From the trees that survived, I gathered fruit which I carried to my kitchen or to my neighbors. I made applesauce, apple pies, and an unusual pizza concoction that calls for green apples, walnuts and Brie. Anyone with a lemon tree knows that one can provide enough fruit for many families. Ours became the source for the neighbor childrenâ€™s lemonade sales, one motherâ€™s prize lemon meringue pies, and flavoring for baked fish and iced tea. Another neighbor asked to collect the fruit from my orange tree. She juiced the oranges, and began delivering fresh squeezed orange juice to various individuals in our community. Showing no signs of ill health, these trees at first appeared to be destined for long and useful lives.
After more than a decade, maintaining their health and care posed more of a challenge for me. Before the dwarf peach reached its end, only a sporadic amount of fruit was produced, from which I made an occasional pastry. The walnut tree struggled to bear a handful of nuts, and the lone avocado never did produce fruit. Eventually the trees withered and died. Whether it was the coastal weather, or my lack of experience that proved fatal to them, I do not know, but I still had enough apples to keep me busy in the kitchen on Saturdays. That is until neighboring horses began to partake of the fruit. To deter them from entering, and in an effort to save the apples, I constructed a stile between the pasture and the orchard.
When remembering that first apricot tree, one particular person comes to mind. A past member of the nursery staff, an acute-minded botanist, who favored its fruit. He could be found at lunchtime quietly plucking several succulent apricots from the branches, and savoring their richness, while resting in the shade. For many years this tree produced a profusion of the sweetest apricots imaginable. Other staff members ate them right off the boughs, rarely leaving enough for me to make desserts or marmalade. The day I noticed its trunk splitting down the middle was a sorrowful day. I experimented with various remedies, but its decline was imminent.
These were the first of many changes in the orchard, the boundaries of which became less defined as the area expanded to include a nearby vegetable garden. Fifteen years passed, during which time a raised bed was added for herbs and edible flowers that could be changed seasonally. A pine seedling grew to fill one corner and a hedge of rosemary spread to border the opposite path, providing herbs for my favorite homemade bread. Alongside the hedge was placed a seesaw, handmade for the local children by a business partner. Barbed wire fencing on one side of the orchard was dismantled as oak seedlings grew and matured. An irrigation faucet was moved to the side to make way for a naturally developing path, worn by the neighborhood youngsters who came and went through an adjacent meadow.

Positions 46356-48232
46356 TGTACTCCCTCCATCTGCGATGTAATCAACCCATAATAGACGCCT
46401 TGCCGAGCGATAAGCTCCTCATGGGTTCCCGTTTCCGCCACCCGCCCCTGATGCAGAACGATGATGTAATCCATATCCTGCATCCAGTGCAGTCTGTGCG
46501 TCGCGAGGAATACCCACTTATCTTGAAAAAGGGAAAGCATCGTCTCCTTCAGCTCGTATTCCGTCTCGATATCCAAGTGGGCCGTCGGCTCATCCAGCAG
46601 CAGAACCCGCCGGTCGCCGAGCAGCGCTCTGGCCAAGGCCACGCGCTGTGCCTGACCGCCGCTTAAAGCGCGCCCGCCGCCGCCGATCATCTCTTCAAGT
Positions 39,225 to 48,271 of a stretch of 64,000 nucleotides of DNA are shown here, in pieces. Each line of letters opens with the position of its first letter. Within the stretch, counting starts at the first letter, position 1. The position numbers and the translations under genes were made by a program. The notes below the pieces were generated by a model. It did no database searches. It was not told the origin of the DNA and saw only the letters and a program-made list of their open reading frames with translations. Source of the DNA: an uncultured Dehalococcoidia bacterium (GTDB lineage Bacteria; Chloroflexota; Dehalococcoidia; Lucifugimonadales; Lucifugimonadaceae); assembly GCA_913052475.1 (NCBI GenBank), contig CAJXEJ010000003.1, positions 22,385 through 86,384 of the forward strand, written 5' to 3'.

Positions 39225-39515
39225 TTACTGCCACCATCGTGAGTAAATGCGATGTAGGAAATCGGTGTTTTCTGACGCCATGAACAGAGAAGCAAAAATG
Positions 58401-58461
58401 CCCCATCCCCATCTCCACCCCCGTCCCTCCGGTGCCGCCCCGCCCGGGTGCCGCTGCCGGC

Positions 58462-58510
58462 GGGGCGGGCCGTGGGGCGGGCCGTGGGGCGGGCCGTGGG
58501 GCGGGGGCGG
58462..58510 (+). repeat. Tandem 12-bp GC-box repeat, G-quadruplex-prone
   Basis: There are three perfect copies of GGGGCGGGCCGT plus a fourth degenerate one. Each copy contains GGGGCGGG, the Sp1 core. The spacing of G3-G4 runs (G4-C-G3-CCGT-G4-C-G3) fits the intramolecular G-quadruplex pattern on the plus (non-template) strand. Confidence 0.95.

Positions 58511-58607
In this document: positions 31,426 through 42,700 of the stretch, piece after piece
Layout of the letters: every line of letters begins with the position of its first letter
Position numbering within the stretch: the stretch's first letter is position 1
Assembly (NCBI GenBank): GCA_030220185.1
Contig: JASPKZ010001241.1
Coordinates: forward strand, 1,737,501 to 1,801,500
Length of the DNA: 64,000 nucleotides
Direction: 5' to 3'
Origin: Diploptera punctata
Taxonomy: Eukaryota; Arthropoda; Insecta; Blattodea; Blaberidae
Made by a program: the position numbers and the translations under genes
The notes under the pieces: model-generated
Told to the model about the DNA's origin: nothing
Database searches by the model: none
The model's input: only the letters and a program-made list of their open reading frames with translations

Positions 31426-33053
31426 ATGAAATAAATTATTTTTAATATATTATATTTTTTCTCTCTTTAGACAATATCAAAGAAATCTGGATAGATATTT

With only three members of the original orchard remaining, one apple, a lemon and an orange tree, I looked for a way to retain some sense of what was once there. An apricot tree was planted to replace the one lost. The lady next door continued to juice the oranges, and there was an occasional apple strudel. One day while browsing in a local garden shop, I came across a shingle that simply read â€œOrchardâ€. The marker appeared to be made out of recycled roofing material and I decided it would make a perfect token signpost. Purchasing the rustic sign, I brought it home to hang on one of my fruit trees the following day.
My daughter arrived home from college the end of July. One day she entered the house with an armload of apricots for baking. She collected them from the far end of our side yard. A nearby oak had almost obliterated the apricot tree from view, but she found her way under its branches and past the marker, on a small gravel footpath. That night we enjoyed her homemade pie for dessert. Just a few days later a friend of hers surprised me with a jar of apricot jam. â€œI made it with the fruit from your treeâ€ she said. The jam had a ribbon and bow around the lid- a gift for dog-sitting her puppy while she was away one weekend.
I have now lived here with my family for almost thirty years. Although the southwest area of the property no longer holds its original appearance, the few remaining trees still bear fruit. Only remnants of the stile remain, at the fence line, and ornamentals now thrive in what was once the raised vegetable bed. The rosemary hedge is gone, but the seesaw is used by a new generation of children, and I continue to refer to this corner as â€œthe orchardâ€ if for no other reason than to rekindle my memories of this place.
Rainie Fross 2007